|The American Presidency Project|
|• John F. Kennedy|
|Excerpts of Remarks by Senator John F. Kennedy, Airport, La Crosse, WI - (Advance Release Text)|
|October 23, 1960|
* * * The farm depression, coupled with the general sag in the economy, is America's No.1 economic problem in 1960.
In the last 7 years, farmers' income has gone down, farm prices have gone down, the number of farms and the number of farmers have gone down, and the only thing that won't go down is the explanations of Benson and Nixon. The only thing that has gone up is the cost of what the farmer buys.
Behind these economic facts of life lie human tragedies, inadequate medical care and opportunities for farm people, young people leaving the farm for higher wages in the city, older men who have earned the right to semiretirement but who are forced to stay in harness - or give up their way of life altogether - because their sons are driven to the city and because they can't afford hired hands. The father who owns a farm and has thousands of dollars invested in farm equipment ends the year with less return than his factory-employed son "who's invested in one pair of working gloves."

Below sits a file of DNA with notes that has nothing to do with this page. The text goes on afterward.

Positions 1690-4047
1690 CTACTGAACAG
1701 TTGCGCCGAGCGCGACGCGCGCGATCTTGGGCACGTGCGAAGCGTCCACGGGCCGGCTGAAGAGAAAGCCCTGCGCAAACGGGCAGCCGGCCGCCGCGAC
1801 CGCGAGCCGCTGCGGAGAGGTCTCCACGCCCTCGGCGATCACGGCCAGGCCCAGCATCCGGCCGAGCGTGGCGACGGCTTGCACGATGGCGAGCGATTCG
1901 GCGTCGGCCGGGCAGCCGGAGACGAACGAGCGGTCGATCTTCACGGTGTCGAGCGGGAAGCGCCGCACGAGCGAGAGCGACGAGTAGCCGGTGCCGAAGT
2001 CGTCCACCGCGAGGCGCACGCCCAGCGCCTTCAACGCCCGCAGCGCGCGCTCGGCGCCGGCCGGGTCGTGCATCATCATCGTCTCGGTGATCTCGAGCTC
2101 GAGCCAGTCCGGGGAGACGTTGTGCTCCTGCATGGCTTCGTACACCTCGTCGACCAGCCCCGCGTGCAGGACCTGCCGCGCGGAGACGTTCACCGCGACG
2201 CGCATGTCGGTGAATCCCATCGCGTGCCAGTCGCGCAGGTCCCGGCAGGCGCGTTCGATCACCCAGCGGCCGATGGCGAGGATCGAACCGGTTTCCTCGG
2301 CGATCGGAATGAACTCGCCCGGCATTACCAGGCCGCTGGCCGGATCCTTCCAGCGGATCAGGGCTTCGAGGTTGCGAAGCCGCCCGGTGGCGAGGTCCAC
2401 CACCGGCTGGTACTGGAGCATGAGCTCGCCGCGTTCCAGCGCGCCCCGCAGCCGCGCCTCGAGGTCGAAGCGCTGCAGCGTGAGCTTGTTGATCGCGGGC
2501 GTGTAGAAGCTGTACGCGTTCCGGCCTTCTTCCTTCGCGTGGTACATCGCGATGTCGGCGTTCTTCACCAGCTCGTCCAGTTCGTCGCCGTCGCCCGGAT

There is no need to overstate the case. These are not the 1930's, when farmers in this very county were being set out on the road. But there is also no need to exaggerate because the farm problem today is bad enough. One out of eight of our population lives on farms. One out of every eight Americans is not getting a fair deal from the national economy, not getting a fair share in the good things in American life. Nor is this all. The farm problem is important not only to the farmer, it is important to the entire Nation. A farm depression, if it is neglected, can bring on a nationwide depression. It has done so before. It was a Republican President, Calvin Coolidge, who said, "Farmers made much money. I doubt if there is anything we can do about it." Three Republican administrations in the 1920's ignored a serious farm depression - and dragged the entire Nation down into the great depression of the 1930's.